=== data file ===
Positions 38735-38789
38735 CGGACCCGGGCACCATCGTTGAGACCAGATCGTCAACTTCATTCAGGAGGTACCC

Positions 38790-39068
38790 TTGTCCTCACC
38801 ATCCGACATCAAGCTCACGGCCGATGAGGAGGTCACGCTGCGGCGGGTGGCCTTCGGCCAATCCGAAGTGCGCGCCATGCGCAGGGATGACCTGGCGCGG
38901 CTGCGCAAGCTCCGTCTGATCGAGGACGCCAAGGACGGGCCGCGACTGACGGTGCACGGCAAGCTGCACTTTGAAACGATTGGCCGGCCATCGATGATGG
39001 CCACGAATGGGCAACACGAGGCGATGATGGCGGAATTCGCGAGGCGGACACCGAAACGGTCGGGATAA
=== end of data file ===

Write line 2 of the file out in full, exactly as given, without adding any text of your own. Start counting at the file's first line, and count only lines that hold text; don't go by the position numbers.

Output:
38735 CGGACCCGGGCACCATCGTTGAGACCAGATCGTCAACTTCATTCAGGAGGTACCC